Implementation of behaviour-based safety programmes

Apart from making the workplace a safer place to work, employers and leaders are striving to inspire an improved safety culture within the workplace. This initiative includes various strategies, starting with providing supportive features to reinforce the safety culture and sense of safety. The employers are planning consistent communication protocols, encompassing training modules, displays, signages, etc., to implement safety behaviour at the workplace. As mentioned earlier, implementing behaviour safety protocols is two-sided—educating the employees and empowering them.

Accommodation of mental health needs

Psychology experts worldwide have highlighted a range of mental health responses caused by the current crises. The employees are bearing the brunt of economic, work, and pandemic-related stress at the same time, which can have several consequences on their health. The same mental stress can impact their productivity and progress, which can affect the organisations’ operations.

A surprising number of employers in the country are strategising programmes to support workplace morale and offer safe spaces to accommodate the employees’ mental health. Some of the ways these programmes are being put into action include offering dedicated work-free zones in the workplace, frequent breaks, or the choice to work from home when applicable. Some employers are also incorporating biophilic designs, ergonomic work settings, and offering access to meditative activities. Granted, these programs seem to have some drawbacks that may affect everyday operations, but they can significantly help the organisation and its employees in the long run.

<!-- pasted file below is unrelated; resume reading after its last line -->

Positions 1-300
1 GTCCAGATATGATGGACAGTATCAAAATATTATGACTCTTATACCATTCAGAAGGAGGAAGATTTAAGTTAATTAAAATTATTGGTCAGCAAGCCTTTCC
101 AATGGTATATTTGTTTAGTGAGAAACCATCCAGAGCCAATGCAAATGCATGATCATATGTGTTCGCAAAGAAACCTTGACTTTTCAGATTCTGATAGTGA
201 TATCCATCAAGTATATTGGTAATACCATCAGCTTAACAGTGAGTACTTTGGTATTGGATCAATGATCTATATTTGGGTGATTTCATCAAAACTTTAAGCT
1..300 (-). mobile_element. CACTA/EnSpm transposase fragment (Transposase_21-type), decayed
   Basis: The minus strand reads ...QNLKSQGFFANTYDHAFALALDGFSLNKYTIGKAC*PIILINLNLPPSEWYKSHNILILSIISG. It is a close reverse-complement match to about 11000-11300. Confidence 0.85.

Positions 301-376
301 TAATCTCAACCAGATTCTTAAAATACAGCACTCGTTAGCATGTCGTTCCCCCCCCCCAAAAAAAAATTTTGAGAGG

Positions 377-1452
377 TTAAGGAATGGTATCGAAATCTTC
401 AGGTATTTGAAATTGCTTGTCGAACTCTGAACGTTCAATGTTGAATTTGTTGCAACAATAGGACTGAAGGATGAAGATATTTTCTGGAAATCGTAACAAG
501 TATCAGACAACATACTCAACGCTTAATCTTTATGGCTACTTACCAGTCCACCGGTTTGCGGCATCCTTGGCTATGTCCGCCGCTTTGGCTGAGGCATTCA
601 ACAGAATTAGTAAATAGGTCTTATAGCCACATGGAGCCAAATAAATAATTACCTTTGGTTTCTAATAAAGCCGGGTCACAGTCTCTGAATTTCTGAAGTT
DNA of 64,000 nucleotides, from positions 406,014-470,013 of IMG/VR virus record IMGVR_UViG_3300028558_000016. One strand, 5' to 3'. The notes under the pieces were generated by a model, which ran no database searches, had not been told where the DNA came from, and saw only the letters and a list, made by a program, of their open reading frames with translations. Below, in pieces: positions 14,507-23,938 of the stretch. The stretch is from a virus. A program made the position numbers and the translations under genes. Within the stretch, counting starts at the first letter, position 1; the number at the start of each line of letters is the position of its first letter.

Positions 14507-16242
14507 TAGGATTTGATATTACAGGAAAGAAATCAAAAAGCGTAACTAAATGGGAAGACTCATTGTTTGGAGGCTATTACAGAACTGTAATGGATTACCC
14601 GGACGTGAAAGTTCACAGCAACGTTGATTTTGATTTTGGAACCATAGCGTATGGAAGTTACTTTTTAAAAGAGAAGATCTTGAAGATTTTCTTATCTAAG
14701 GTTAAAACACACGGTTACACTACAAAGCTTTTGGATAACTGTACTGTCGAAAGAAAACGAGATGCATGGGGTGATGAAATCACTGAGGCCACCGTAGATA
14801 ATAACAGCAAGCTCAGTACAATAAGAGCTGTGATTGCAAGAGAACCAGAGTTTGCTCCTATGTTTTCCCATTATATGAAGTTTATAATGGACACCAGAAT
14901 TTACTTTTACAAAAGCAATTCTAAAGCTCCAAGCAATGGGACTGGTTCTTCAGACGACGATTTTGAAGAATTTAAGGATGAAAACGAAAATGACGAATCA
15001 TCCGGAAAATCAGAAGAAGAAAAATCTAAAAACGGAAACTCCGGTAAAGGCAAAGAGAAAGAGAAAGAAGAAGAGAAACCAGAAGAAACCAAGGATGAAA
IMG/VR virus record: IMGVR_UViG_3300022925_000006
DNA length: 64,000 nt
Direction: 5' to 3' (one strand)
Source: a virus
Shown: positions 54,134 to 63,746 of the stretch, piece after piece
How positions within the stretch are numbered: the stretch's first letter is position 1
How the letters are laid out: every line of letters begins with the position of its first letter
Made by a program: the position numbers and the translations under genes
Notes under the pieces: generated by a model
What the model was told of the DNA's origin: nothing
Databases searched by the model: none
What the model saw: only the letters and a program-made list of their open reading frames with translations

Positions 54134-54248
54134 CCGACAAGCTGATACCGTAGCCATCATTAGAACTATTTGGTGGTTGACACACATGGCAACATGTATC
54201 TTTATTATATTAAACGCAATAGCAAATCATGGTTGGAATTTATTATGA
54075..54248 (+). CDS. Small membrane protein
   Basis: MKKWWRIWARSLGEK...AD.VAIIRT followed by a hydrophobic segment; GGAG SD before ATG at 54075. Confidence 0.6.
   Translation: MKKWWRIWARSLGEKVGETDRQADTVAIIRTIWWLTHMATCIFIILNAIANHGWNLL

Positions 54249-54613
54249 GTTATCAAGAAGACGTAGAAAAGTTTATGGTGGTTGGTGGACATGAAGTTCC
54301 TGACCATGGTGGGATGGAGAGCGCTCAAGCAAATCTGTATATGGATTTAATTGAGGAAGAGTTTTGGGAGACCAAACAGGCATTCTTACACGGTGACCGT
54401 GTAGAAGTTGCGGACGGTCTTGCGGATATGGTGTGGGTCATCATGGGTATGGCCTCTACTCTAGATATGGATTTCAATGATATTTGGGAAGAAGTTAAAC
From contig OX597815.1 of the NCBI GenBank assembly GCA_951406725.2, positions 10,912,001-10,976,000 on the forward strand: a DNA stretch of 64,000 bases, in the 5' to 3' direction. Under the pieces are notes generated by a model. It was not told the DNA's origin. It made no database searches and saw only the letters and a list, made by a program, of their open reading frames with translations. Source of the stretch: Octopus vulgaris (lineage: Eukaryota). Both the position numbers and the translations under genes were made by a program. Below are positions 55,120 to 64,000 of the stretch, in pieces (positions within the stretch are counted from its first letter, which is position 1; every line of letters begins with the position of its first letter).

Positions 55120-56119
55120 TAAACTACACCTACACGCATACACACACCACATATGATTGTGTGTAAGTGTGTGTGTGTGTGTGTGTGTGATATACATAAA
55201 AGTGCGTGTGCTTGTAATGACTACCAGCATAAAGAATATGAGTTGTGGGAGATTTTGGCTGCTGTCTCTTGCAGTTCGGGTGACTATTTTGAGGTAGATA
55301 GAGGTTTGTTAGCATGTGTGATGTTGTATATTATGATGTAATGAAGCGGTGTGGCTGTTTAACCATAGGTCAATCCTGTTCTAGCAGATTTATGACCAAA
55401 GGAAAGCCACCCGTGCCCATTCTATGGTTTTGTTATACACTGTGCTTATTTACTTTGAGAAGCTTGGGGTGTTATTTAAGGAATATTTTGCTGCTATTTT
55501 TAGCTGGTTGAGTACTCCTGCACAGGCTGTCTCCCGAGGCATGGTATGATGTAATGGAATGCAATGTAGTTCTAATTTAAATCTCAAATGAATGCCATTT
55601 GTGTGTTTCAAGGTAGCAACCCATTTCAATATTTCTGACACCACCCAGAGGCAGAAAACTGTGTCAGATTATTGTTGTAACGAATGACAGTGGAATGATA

Workplace risk assessment

Despite all the safety protocols in place, COVID-19 is still an imminent threat to the employees’ health and safety. Until every employee is vaccinated—which would still take a couple of years—employers must mitigate the risk of infection. Employers are realising that the foundation of offering a safer workplace for the employees is via a thorough risk assessment. The new protocols and trends emerging in workplace safety also, to a significant extent, rely on workplace risk assessment.

Risk assessment allows employers and managers to figure out the safety lapses in their workplace culture and environment. Once they realise the lapses, they can then strategise the protocols and tailor the behaviour safety programme to suit their specific safety needs.

Workplace safety management is transforming and improving by the day, and companies are coming up with newer protocols to ensure the safety and health of their employees. However, it is not recommended to use trial and error methods when it comes to the safety of the employees. The safety protocols the organisations put in place must meet two criteria—they must be pragmatic and not jeopardise or affect other operations.

The best way to ensure and implement safe behaviour in the workplace is by contacting British Safety Council. We offer behavioural safety consultancy services to help you implement a robust behaviour-based safety programme in your workspace.